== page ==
As it cooked, she cut smaller pieces which she then placed in a sauce dish (this sauce used beef stock, lemon, and some other secret ingredients.). The meat chunks (two or three) were then be placed in a romaine lettuce leaf then topped by a dab of red miso and chili paste before folding up to bite. Wow! Talk about succulent and juicy beef - it was extraordinary! Her secret to this beef is that she marinated it for three days in a blend of soy sauce, garlic, onions, ginger, honey, and Korean pear. The pear is finely chopped and tenderizes the beef while imparting a unique flavor. It seemed as tender as filet, and I can't say that I've had better. It was not overly seasoned or spiced. In fact, all the pan chan were lightly seasoned...not the heavy, garlicky, red peppered blends usually served. The strongest flavor of this delicacy in wraps is the miso chili paste topping, and you can regulate the quantity to suit your taste. Hyunn credited her mom for this exceptional kalbi recipe.

We were surprised when the blue ceramic bowls of Neng Myun came since we were both given our own (we'd hoped to share).This is a meal in itself, and is ideal for hot days. Half a boiled egg was piled atop a bundle of thin green noodles along with some chopped kimchi. The broth filling the bowl had ice cubes and small strips of beef and bits of green leaf. This was the other house specialty, the Cool Noodle Soup, made with yacon root. Hyunn has signs with photos of this dish (albeit with quail eggs) and an explanation of the nutritional value of Yacon root. This essentially says that yacon (originally from Peru) is high in oligofructose which is a sugar the body can't absorb, so it's good for diabetics. It also stimulates the good bacteria in the intestines, so it aids digestion. It is now grown in Asia and is considered a specialty health food.

Hyunn cut the bundled green noodles and showed us how to mix up the ingredients. The first bite was so refreshing! Cool, sweet, healthful...tasty...all combined in this special bowl. The beef strips were kalbi, so they had their own distinct taste and texture. There were also small pieces of pear. Really a marvelous dish. Later, we were told by Hyunn to pick up the bowl and drink, which we did. ( I have to mention that Hyunn's friend Mike, who is a local contractor, helped describe some of these dinner experiences.) We were again taken beyond our expectations...it was like drinking a cool, thirst-quenching fruit drink, though it was blended with beef stock, the yacon noodles brought a soft, semi-sweet fruitiness to this iced noodle beverage. You'll have to try it when you come. You don't even need a straw!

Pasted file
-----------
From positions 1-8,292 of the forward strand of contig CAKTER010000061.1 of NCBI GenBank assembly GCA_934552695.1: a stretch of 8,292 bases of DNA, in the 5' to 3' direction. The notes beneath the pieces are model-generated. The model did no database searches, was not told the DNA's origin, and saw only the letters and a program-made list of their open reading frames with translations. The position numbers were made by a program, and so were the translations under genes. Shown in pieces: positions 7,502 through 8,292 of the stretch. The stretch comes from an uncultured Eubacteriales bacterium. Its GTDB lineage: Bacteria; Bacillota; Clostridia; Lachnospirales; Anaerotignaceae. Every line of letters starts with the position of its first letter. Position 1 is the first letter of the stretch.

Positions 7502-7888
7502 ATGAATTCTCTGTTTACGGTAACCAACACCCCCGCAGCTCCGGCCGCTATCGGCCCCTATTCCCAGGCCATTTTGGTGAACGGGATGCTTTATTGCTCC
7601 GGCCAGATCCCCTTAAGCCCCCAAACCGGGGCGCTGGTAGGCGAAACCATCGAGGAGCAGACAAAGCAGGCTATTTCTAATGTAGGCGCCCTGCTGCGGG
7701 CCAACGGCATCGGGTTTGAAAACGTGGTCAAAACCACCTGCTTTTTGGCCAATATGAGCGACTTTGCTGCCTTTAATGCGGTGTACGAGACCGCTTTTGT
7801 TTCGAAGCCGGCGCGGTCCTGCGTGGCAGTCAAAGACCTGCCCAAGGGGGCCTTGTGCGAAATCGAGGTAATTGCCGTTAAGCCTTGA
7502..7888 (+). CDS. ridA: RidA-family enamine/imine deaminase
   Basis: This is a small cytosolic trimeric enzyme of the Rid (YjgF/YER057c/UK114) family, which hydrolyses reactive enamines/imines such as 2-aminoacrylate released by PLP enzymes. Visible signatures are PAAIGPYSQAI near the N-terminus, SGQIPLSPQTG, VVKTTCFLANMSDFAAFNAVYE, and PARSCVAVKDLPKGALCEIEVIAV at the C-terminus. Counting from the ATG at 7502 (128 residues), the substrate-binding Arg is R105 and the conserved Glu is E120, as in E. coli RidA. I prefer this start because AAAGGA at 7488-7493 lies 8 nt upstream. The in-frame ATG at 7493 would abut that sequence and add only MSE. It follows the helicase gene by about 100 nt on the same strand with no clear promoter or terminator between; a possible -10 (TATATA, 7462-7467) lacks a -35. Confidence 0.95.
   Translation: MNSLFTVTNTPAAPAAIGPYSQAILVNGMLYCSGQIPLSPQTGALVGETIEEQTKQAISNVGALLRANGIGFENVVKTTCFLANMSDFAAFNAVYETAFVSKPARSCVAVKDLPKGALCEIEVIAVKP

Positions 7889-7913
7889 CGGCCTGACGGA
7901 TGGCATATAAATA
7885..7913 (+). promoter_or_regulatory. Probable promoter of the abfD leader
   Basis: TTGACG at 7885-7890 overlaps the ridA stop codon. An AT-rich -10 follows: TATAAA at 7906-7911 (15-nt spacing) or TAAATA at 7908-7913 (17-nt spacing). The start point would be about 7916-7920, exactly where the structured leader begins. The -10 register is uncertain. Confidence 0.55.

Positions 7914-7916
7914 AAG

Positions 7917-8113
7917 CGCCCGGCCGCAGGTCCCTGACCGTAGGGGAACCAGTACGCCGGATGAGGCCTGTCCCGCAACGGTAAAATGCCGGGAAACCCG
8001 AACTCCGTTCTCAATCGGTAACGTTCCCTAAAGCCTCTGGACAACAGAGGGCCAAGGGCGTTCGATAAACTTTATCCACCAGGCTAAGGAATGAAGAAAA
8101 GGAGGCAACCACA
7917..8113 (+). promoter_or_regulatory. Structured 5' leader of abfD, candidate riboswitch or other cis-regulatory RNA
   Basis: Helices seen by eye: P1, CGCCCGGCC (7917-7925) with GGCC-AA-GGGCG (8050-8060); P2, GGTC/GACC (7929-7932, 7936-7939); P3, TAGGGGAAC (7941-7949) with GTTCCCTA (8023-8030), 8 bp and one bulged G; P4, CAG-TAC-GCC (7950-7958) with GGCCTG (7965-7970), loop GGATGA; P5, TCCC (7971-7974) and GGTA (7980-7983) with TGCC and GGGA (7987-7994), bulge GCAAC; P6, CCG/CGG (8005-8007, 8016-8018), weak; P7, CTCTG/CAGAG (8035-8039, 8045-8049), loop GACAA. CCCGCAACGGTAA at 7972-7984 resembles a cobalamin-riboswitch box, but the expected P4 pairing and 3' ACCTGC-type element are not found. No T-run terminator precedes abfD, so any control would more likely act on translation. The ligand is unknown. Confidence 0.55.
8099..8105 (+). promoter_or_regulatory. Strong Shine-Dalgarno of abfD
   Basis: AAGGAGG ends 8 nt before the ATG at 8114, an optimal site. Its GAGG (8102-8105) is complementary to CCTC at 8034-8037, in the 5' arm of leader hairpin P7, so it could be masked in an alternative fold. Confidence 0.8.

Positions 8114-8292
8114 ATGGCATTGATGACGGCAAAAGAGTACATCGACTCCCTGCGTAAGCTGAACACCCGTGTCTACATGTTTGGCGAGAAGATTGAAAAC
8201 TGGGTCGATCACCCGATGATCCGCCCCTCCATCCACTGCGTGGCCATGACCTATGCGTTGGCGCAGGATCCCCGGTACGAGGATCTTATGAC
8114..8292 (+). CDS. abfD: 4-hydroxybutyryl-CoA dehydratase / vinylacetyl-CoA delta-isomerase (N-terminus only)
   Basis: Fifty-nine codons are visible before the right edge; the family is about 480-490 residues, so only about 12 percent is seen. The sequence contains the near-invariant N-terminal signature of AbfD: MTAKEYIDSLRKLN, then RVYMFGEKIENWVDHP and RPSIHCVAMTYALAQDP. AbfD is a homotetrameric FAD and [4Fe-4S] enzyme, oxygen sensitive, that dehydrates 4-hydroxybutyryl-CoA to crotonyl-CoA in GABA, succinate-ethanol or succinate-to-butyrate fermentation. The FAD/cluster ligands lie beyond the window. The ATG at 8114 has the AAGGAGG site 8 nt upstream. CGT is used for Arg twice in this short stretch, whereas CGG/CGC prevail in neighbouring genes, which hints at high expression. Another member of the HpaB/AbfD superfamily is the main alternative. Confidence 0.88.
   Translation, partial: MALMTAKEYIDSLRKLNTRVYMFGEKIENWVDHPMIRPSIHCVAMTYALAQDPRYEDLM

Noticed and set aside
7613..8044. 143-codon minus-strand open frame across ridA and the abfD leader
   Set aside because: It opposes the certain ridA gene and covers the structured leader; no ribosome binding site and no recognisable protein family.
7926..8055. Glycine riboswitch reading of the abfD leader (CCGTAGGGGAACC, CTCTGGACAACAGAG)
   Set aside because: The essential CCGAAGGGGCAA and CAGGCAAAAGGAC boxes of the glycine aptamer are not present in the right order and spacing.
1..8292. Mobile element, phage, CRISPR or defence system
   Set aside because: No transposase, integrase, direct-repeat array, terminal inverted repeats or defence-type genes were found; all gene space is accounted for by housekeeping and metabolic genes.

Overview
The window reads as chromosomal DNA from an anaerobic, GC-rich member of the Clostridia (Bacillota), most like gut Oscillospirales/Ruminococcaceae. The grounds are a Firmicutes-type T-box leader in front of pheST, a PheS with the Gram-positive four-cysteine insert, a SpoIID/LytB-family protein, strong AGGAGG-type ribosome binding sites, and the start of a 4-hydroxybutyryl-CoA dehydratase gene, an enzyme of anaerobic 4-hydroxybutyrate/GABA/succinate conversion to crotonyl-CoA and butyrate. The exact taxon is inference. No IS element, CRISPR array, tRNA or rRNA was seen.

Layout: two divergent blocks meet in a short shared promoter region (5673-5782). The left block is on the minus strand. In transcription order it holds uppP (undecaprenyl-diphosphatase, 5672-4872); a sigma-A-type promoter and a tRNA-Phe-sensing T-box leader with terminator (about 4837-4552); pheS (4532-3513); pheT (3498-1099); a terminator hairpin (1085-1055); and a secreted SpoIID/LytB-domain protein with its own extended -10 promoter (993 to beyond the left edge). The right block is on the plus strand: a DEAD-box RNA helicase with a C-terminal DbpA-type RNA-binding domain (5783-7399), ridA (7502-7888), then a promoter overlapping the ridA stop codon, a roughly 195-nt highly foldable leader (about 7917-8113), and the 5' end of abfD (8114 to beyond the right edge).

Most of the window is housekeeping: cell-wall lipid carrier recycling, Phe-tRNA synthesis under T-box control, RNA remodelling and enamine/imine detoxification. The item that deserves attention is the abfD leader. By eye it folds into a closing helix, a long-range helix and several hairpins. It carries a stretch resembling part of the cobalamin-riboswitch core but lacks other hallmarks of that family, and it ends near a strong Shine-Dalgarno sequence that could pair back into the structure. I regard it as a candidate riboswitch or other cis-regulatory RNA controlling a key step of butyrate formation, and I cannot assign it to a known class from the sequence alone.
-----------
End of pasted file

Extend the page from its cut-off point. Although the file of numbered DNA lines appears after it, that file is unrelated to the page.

We were then pleasantly surprised when Hyunn brought out the Bulgoki (we thought we could have this in another visit since we'd had plenty to eat already). She insisted we try it...so she used a lime wedge over a new metal grill before placing the seasoned sliced beef atop, along with Inoki mushrooms and an onion slice. As parts of the meat were done, we'd take it off and eat. It was also quite tender and with a taste of its own. Hyunn said it was prepared the traditional Korean way.

As if this was not enough, Hyunn said we needed to try the Scallops ($13, seasoned scallops cooked over fire). The scallops were marinated in sesame oil and other spices. She grilled it slowly, and then put finished pieces in a little dish that had sea salt. You'd dab a bit of this sea salt on the hot, charred scallop and yummy, it was quite savory.Tip: be careful with the salt...too much will over power the seafood.

Orange slices were brought out and Hyunn introduced us to Mr. Kim, her chef whom she describes as a "high IQ cook", who's always thinking of some new dish, and that sometimes he can't sleep with all this thinking! Chung Hae is Hyunn's namesake, and it translates into "clear ocean". She is Buddhist and says that her name can also be interpreted as "clear heart" and "clear service", which are attributes she embodies. During the course of our long dinner we both were noting how great and diverse the music was, with a range that mixed golden oldies, classical, jazz, pop, and Korean.

Chung Hae has other menu items such as Woosul (beef tongue), Yukhye (steak tartare Korean-style), and Mino (seasoned tripe), There are four Lunch Specials (labled "Chamorro style") for $9.50 each. There is a vegetarian choice and one each of beef, pork, and chicken. All but the pork (which is pork kalbi) appear to be stir fried.

Chung Hae offers a 10% discount to locals and military when paying in cash. You will only get 5% off when using a credit card. Chung Hae's hours are from 10am to 11pm daily. Chung Hae's is a small, cozy little place with big tastes and good service. You will notice a lot of small details that remind you of being in someone's home, like magazines and books around the counter...maybe it's meant to relax and provide comfort. Hyunn is open to suggestions on improving her service, so feel free to talk to her. Their phone number is 649-2343. The last thing we did before leaving was to sign the guest book by completing our own pages. As you can tell from this review, I have a lot of good things to say about Chung Hae Korean B.B.Q. I hope you do, too!

Chal Mokkeisumnida!